In the past, I have offended some transgendered persons by asking these two questions: 1) Does the act of removing a man’s penis make him into a woman? 2) If your answer to #1 is “yes,” does re-attaching it to his forehead make him a unicorn?

Those two questions are my little way of asking the transgendered community whether there is any limit to their delusional belief that they can simply be whatever they perceive themselves to be. Their “reassignment” of mental illness – saying that others who oppose them suffer from “trans-phobia” – supplies the answer.

Clearly, today’s “intellectual” is unwilling to admit that a man who thinks he is a woman is mentally ill. But what about the man who thinks he is God?

Before long, “intellectuals” will side-step the issue. There will be no contradiction between being human and not-human. We will have rebelled against “God” as a perfect classification.


"Special needs" is a fad that harms British children

Pupils are being subjected to all manner of crank treatments in the name of helping them, says Francis Gilbert

Twenty years ago, when I started teaching in a tough, inner-city comprehensive, only three of my pupils were labelled as having "special educational needs". All three were extreme cases: one girl liked to throw chairs at her teachers, another had severe hearing problems, and another didn't have a working stomach.

Today, things have swung to the other extreme: classrooms are swamped by pupils classified as "SEN", or having learning difficulties. All told, one in three of those aged between six and 16, or more than two million children, are identified as having some sort of learning difficulty. And it's getting worse: in the past two years, the number of under-fives with learning difficulties has risen by almost 20 per cent, and the number of teenagers being diagnosed has also increased exponentially.

Why is this? Is it that our children have got a lot thicker? Are teachers getting better at identifying problems? Or is some kind of chronic "SEN" inflation going on?

Partly, the explanation is medical. A recent survey by Glasgow University showed that babies born even a week early have a greater propensity to develop special needs. Overall, eight out of 10 severely premature babies go on to have learning difficulties, with two out of 10 having a severe disability. Even a decade ago, many such children would have died; with today's improved survival rates, they will grow up to enter the education system.

At the same time, teachers are undoubtedly getting better at spotting SEN. There are, of course, huge variations from school to school, with some, particularly in more deprived areas, identifying as many as 70 per cent of their pupils as such. To my mind, they are justified in doing so, because there is a clear link between social deprivation and what we call SEN: poverty breeds students who really struggle to read and write. In that inner-city classroom I mentioned, alongside the three children labelled as having special needs there were many others who struggled to read even simple picture books. Nowadays, most would be diagnosed as having SEN. And with good reason – they needed a lot of extra help.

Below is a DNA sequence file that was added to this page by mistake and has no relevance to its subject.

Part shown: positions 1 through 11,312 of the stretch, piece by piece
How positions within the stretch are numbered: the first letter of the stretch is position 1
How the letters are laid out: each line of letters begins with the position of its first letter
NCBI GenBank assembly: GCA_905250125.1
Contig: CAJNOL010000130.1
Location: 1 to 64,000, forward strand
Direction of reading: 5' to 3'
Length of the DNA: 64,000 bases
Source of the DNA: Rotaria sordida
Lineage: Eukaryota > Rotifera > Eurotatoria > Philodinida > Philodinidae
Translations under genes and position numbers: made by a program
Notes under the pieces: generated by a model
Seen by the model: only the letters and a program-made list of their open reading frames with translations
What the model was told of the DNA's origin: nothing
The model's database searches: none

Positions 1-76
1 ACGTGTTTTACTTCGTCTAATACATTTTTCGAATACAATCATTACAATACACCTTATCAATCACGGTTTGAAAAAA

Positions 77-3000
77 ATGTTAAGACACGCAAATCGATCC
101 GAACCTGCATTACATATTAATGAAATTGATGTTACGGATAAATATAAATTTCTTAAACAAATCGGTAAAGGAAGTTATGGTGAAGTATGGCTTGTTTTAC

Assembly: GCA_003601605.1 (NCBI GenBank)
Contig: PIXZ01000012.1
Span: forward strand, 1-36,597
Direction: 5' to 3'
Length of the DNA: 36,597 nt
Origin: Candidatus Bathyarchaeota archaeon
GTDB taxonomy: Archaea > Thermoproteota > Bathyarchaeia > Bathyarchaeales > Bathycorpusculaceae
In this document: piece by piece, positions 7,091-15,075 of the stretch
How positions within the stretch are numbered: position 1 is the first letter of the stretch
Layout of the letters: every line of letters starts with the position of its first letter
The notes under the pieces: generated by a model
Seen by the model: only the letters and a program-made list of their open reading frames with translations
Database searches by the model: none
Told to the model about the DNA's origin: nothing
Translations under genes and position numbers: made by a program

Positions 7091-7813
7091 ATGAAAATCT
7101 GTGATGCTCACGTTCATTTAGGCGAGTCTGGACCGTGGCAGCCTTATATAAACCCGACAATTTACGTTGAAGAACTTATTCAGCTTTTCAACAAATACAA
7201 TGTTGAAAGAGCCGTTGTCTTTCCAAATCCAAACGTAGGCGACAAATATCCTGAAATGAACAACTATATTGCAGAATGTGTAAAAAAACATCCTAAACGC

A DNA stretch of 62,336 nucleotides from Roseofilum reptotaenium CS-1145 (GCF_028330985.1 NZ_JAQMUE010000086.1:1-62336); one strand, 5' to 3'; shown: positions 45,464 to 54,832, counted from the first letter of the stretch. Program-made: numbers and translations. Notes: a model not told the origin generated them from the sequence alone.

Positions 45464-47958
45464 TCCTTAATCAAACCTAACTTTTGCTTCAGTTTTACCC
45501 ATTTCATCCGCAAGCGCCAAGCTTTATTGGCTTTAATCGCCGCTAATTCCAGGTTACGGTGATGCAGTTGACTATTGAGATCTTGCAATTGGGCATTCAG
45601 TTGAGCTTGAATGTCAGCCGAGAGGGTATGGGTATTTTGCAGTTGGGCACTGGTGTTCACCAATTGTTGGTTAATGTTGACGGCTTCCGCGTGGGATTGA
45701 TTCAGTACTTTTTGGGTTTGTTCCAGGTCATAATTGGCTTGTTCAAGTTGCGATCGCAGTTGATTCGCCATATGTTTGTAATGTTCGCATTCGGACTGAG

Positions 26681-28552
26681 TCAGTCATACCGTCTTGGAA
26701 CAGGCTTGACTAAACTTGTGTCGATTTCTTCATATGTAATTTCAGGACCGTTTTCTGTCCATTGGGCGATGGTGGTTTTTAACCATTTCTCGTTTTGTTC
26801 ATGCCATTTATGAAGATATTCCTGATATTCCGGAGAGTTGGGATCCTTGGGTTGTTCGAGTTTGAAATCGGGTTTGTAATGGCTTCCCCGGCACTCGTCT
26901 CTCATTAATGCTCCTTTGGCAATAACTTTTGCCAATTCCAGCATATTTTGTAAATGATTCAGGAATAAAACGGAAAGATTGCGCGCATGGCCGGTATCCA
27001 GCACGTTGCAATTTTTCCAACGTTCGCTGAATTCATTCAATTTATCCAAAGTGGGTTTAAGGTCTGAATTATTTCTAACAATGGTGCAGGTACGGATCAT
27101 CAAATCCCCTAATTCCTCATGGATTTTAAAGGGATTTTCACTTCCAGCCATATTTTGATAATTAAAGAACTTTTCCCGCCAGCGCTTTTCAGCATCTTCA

It's a moot point, however, as to whether they have genuine difficulties, or are just the victims of parents who don't value education. These parents usually hate their child being labelled in this way, and cause more problems by making their children feel ashamed of their diagnosis. At the other end of the social scale, I've found that many middle-class parents are chomping at the bit to have their child dubbed SEN. In fact, increasing numbers of pupils don't seem to have any learning difficulties whatsoever. What they do have are pushy parents who know that a SEN diagnosis means that their kids will get preferential treatment: extra time in exams, more attention from teachers, and even special equipment like laptops and MP3 players.

That said, many teachers, myself included, like to "work the system", too. We realise that having a child diagnosed as SEN is greatly to our benefit because it means that we get extra resources – and it also lets us off the hook if they fail their exams.

In other words, pupils categorised as having special needs have been wrongly labelled: a government survey of teenagers classed as having SEN in 2009 showed that almost half had no such diagnosis six years earlier. A particularly worrying trend is the increasing numbers of children who are being identified as having attention-deficit hyperactivity disorder (ADHD), a phrase which in the teaching profession is a politically correct euphemism for "being completely out of control".

According to data released under Freedom of Information legislation, there has been a 65 per cent increase in spending on drugs to treat ADHD over the last four years. Such treatments now cost the taxpayer more than £31 million a year. In the US, the use of prescription drugs to "cure" learning difficulties has become a billion-dollar industry.

This "medicalisation" of SEN is deeply worrying; it promotes the lie that a child's learning difficulties can be solved by drugs rather than good teaching. It's meant that all sorts of self-help quacks are grabbing money from schools and gullible parents by promising to "cure" children with herbal remedies, head massages, visualisation techniques, brainwave measurement, or the chanting of mantras.

All of which makes me think that perhaps it's time to junk the term "Special Educational Needs" altogether, along with much of the jargon that goes with it. Sadly, these terms have become excuses to hide behind rather than steps towards solutions. Instead bandying around vague pseudo-scientific terms like "dyslexia" and "ADHD", we need to demand that learning difficulties are identified simply and specifically. If a pupil has a problem with reading books aimed at their age range, let's call it precisely that, rather than saying he's "dyslexic" – a notorious word that seems to mean something different every time it's used.

It's time we all realised no amount of jargon, drugs or massages can solve our children's problems. The only real solution, as it always has been, is hard graft.